Tuning white light has mostly been done in hospitals to aid patients in getting well. But prevention is better than cure and so, increasingly, we’re seeing studies on the effects of tuning white light in the working environment. The results of these studies are not yet fully in, but it appears people are not getting enough high-quality lighting in the workplace – whether in the day or at night. And that could be sending them to hospitals in the first place.


At the 2015 Lightfair International conference in New York City, biochemist PhD Dr. Joan E. Roberts presented her findings: ‘Lighting is not neutral! It will either have a positive or negative effect on human health’.


The science is not yet fully understood, however, and decisions once thought to be beneficial – exposing night shift workers to bluer or brighter white light in an attempt to perk night workers up, for example – proved to do the opposite. A Lighting Research Center (LRC) study instead showed that ‘red light could be used to maintain alertness in shift workers without affecting their circadian phase’.


Are LEDs up to it?


Not surprisingly, whether LEDs can deliver the quality of light workers need in the day and at night is a hot topic among those involved in the LED industry – manufacturers and lighting designers alike. Another hot topic (and trending offering by LED light manufacturers) is ‘tunable’ white light – products and lighting systems capable of changing the apparent temperature of light from cool blues (6500 Kelvin [K]) to warm amber lighting (2200 K).


According to the Juno Lighting Group, what is needed are LED lighting systems that can effectively deliver the ‘optimum amount of energy in the circadian-stimulating spectra’ depending on a time of day – and these lights should provide circadian benefits even at half the brightness of regular lights. This is a big challenge for LED manufacturers since even non-LED lamps currently marketed as ‘full spectrum’ currently fail to deliver circadian-optimized spectra. Indeed, when it comes to circadian-optimized light, full spectrum shouldn’t be, the objective. LRC states that ‘to maximize efficiency in affecting the circadian system, a light source should not mimic a full spectrum, but instead, should maximize only short wavelengths’. A 2011 Journal of Environmental Management study indicates that LED lights with the same light output as high-pressure sodium street lamps are five times more likely to disrupt circadian rhythms – leading to a lack of enough sleep, and other health problems. This should be an area of immediate concern for LED manufacturers.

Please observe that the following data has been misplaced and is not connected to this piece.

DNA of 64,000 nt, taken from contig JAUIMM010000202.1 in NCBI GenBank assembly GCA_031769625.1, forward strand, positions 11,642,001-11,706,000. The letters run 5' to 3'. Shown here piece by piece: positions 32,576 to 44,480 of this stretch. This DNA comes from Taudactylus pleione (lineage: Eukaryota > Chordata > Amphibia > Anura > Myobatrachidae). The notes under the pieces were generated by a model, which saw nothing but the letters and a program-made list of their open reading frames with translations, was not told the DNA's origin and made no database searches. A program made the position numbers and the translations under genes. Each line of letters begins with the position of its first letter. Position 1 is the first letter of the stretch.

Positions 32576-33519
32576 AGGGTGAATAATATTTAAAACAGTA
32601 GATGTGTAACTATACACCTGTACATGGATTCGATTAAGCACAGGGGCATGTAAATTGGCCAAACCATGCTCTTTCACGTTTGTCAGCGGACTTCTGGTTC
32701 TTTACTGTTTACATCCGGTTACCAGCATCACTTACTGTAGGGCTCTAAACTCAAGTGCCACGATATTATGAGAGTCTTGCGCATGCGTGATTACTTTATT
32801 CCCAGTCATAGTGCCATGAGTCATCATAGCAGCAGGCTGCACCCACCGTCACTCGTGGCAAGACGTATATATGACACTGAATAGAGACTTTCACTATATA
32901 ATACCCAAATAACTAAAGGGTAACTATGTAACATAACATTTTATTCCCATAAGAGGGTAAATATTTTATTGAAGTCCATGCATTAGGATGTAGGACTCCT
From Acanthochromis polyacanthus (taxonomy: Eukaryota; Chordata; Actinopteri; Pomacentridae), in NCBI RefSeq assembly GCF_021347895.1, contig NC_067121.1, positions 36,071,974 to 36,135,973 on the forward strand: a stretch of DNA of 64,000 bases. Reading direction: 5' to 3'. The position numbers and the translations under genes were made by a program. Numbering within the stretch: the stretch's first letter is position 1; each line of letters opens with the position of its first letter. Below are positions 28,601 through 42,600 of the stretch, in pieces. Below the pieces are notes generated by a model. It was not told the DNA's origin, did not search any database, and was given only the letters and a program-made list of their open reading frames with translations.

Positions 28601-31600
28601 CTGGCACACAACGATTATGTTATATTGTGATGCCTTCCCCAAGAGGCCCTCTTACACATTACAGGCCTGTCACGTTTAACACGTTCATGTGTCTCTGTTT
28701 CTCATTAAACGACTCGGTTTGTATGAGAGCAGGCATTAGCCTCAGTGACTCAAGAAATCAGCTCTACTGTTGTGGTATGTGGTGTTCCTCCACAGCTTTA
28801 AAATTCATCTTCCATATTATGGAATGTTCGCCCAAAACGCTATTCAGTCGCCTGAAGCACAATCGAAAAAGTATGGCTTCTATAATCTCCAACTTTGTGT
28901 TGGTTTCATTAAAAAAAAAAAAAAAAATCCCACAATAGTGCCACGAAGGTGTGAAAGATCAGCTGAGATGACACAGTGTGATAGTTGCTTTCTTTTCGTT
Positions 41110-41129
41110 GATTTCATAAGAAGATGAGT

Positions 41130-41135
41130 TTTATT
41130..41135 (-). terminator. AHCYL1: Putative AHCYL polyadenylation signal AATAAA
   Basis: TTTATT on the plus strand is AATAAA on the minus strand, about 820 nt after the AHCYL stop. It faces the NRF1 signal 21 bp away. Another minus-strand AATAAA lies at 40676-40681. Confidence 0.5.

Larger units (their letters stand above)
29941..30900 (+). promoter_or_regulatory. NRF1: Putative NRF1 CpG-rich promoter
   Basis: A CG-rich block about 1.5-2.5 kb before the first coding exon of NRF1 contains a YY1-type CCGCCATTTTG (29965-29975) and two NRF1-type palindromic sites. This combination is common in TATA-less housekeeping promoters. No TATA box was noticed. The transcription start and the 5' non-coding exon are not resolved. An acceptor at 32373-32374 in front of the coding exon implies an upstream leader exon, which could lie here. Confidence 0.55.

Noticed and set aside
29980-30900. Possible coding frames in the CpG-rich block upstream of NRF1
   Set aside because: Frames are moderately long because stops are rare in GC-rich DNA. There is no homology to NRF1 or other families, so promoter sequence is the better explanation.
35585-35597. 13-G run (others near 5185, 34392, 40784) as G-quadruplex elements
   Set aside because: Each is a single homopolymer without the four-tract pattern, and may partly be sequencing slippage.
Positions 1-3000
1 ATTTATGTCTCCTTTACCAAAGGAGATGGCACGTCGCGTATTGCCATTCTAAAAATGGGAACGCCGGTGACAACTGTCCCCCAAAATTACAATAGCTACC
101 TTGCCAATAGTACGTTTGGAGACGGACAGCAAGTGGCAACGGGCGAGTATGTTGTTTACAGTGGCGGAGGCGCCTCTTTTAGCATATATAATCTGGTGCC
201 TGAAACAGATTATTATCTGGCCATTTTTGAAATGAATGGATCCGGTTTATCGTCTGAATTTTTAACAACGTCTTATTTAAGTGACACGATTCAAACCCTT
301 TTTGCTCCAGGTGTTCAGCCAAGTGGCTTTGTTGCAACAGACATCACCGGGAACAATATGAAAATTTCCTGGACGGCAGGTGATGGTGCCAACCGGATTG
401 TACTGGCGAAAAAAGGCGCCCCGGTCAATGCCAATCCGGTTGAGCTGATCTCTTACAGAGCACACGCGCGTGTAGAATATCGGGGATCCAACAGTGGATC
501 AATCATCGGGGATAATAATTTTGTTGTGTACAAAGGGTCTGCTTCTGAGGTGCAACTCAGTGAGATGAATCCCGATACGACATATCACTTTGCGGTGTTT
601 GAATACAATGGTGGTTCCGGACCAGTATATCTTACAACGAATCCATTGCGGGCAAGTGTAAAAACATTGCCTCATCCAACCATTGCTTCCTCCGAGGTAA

Then there’s the area of control systems. Currently, only few luminaire manufacturers that also produce control systems – preferring to leave it instead to control systems manufacturers. Currently, most control systems are complex and not specifically designed for the circadian rhythm. It would take some time before a simple, human-centric, control system is produced.


Another stumbling block to developing more health-promoting LED lighting systems is not enough public interest. The Juno Lighting Group says to focus on ‘human-centric’ (circadian-optimized) lighting decreased in the European Light + Building Show from 2012-2014 which, they think, is due in part to ‘not enough project requests to drive development’. The general public is now only starting to become aware of how the quality of workplace lighting affects their health.

At the moment...


While the right amount and quality of human-centric lighting are not yet fully understood, lighting designers must keep themselves updated with the latest knowledge. This should help keep the harmful effects of wrong lighting decisions in the workplace to a minimum.

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